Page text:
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Geology of National Parks, 3D and Photographic Tours

Tonto Group

Usage of Geologic Unit Name:
Tonto Group*

Tonto Group
View of the Tonto Group on the Tonto Platform (above the Inner Gorge) as seen from Grand Canyon's South Kaibab Trail.
Age:
Cambrian, Early*
Cambrian, Middle*

Early to Middle Cambrian - 525-505 million years (age used by National Park Service;
Mathis and Bowman, 2005)
Geologic Province:
Plateau sedimentary province*
Areal Extent:
AZ(n)*
Type Locality:
Not compiled to date. Tonto Group floors the valleys that contain the headwaters of the Colorado and of the Verde and Tonto Creek, tributaries of the Salt River [Coconino and Mohave Cos], AZ (Gilbert, 1875)

Subunits:
Tapeats Sandstone, Bright Angel Shale, and Muav Limestone

Unit Name History:
First used (Gilbert, 1875). Revised (Walcott, 1883). Divided into Tapeats Sandstone, Bright Angel Shale, and Muav Limestone (Noble, 1914). Members of Bright Angel Shale and Muav Limestone named; upper contact revised (McKee, 1945). Not used (Hereford, 1975). Revised (Billingsley and others, 1989).
Description from Grand Canyon Area (from Billingsley, George H., 2000)

Tonto Group
(Middle and Lower Cambrian)—Includes, in descending order, Muav Limestone, Bright Angel Shale, and Tapeats Sandstone as defined by Noble (1922) and modified by McKee and Resser (1945). These Cambrian units are recognized on the basis of distinct rock types: limestone and dolomite lithologies belong to the Muav; shale and siltstone lithologies belong to the Bright Angel; and sandstone and conglomerate lithologies belong to the Tapeats. Tonto Group overlies tilted strata of Grand Canyon Supergroup of Middle to Late Proterozoic (1.4–1.1 billion years) age in eastern and central parts of map area, and igneous and metamorphic rocks of Early Proterozoic (1.7–1.6 billion years) age in western part of map area. This hiatus is known regionally as the Great Unconformity.

Muav Limestone
(Middle Cambrian)—Dark-gray, light-gray, brown, and orangered, cliff-forming limestone, dolomite, and calcareous mudstone. Includes, in descending order, unclassified dolomites, and Havasu, Gateway Canyon, Kanab Canyon, Peach Springs, Spencer Canyon, and Rampart Cave Members of McKee and Resser (1945). These members consist of fine- to medium-grained, thin to thick-bedded, mottled, fossiliferous, silty limestone, limestone, and dolomite. Three unnamed slope-forming siltstone and shale units of Bright Angel Shale lithology are intertongued between cliff-forming members of Muav Limestone. These unnamed siltstone and shale units are green and purplish-red, micaceous siltstone, mudstone, and shale, and thin brown sandstone. Contact with the underlying Bright Angel is gradational and lithology dependent. Contact is arbitrarily marked at base of lowest prominent cliff-forming limestone of Rampart Cave Member of the Muav in western half of map area, and of Peach Springs–Kanab Canyon Members of the Muav in eastern half of map area. All members of the Muav thicken from east to west across map area. However, the Peach Springs, Spencer Canyon, and Rampart Cave change to purple-red and green siltstone/shale facies of the Bright Angel in eastern half of map area, where they are included as part of the Bright Angel . Intertonguing and facies change relationships between the Muav and Bright Angel produce variable thickness trends. Overall, the Muav thickens from about 350 ft (107 m) in eastern part of map area to about 600 ft (183 m) in western part.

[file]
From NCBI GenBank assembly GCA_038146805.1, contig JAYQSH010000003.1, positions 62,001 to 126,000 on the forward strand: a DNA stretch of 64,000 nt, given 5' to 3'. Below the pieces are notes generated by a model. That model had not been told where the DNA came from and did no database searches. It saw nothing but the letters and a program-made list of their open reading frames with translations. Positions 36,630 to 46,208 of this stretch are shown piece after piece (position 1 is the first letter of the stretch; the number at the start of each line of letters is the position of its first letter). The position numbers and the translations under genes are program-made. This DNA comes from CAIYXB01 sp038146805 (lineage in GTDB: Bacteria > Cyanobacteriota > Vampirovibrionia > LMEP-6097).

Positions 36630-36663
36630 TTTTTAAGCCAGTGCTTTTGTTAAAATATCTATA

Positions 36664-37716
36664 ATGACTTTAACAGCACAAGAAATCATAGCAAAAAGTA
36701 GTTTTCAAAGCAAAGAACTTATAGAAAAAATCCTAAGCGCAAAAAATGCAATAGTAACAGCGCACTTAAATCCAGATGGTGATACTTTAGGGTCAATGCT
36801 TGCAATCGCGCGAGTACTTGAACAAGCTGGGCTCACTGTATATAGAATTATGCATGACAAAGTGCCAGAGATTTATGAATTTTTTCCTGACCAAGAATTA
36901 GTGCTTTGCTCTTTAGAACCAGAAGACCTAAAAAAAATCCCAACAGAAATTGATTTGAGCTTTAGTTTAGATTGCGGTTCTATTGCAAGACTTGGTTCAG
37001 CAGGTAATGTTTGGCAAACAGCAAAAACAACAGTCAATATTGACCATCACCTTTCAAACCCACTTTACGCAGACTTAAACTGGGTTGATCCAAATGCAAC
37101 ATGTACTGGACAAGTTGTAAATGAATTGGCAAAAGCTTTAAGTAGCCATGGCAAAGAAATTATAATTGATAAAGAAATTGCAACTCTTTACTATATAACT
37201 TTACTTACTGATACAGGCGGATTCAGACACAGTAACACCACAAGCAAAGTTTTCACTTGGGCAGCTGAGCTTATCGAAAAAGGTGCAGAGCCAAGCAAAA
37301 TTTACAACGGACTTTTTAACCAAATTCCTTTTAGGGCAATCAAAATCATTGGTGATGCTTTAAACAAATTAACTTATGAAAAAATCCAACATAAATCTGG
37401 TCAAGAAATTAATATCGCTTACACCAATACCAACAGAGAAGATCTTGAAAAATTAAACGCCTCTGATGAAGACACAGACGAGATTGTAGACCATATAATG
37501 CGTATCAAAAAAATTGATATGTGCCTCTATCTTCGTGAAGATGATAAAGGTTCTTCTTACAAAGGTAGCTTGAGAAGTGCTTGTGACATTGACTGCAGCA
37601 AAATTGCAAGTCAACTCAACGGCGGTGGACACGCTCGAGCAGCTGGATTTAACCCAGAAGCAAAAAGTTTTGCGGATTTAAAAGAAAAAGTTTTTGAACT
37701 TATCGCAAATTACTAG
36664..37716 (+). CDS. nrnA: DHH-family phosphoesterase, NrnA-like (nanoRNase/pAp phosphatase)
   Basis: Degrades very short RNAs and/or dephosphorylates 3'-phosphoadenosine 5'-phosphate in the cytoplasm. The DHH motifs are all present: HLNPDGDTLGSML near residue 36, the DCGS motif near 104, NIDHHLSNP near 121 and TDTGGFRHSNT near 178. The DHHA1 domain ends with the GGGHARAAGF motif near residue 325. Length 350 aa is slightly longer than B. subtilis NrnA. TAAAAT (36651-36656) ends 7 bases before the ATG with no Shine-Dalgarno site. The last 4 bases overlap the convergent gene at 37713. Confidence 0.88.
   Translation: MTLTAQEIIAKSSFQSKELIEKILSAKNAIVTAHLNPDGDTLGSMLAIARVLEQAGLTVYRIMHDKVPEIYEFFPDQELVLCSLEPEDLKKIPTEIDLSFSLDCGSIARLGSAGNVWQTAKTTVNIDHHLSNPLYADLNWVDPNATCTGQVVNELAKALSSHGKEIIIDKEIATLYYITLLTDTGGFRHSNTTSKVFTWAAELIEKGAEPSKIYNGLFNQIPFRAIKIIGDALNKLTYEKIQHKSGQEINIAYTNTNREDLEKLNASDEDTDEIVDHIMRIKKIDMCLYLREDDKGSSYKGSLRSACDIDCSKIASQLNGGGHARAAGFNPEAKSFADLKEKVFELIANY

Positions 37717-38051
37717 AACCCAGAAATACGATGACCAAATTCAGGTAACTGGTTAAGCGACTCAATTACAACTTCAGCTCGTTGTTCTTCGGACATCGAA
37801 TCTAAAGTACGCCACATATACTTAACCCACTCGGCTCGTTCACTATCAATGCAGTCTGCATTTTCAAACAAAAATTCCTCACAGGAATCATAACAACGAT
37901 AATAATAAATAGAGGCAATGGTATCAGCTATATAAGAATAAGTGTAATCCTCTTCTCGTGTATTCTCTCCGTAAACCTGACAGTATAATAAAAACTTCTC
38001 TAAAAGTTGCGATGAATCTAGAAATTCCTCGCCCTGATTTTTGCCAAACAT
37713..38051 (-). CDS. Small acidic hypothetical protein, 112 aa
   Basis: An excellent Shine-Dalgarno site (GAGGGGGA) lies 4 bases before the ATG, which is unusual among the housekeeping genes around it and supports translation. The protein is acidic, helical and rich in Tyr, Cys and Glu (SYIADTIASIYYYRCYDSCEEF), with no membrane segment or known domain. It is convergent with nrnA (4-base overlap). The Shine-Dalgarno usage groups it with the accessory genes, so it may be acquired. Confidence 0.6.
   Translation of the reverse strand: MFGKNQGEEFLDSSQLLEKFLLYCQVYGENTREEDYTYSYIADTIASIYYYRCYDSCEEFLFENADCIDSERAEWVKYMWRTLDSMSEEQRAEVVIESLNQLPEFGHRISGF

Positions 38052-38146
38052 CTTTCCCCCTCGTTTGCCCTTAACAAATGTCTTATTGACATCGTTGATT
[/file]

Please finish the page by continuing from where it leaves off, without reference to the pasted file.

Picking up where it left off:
Bright Angel Shale (Middle Cambrian)—Green and purple-red, slope-forming siltstone and shale, and interbeds of red-brown to brown sandstone of Tapeats Sandstone lithology. Includes ledge-forming red-brown sandstone member of McKee and Resser (1945). Consists of green and purple-red, fine-grained, micaceous, ripple-laminated, fossiliferous siltstone and shale; dark-green, medium- to coarse-grained, thin-bedded, glauconitic sandstone; and interbedded purplish-red and brown, thin-bedded, fine- to coarse-grained, ripple-laminated sandstone. Includes gray, thin-bedded, fine-grained, micaceous silty dolomite in upper part of unit in western quarter of map area. Intertonguing and facies change relationships with the underlying Tapeats produce variable thickness trends. Contact with the Tapeats is arbitrarily marked at lithologic vertical and lateral transition from predominantly green siltstone and shale to predominantly brown sandstone in slope above the Tapeats cliff. Thickness is about 350 ft (107 m) in eastern quarter of map area, thickening to about 500 ft (150 m) in western quarter.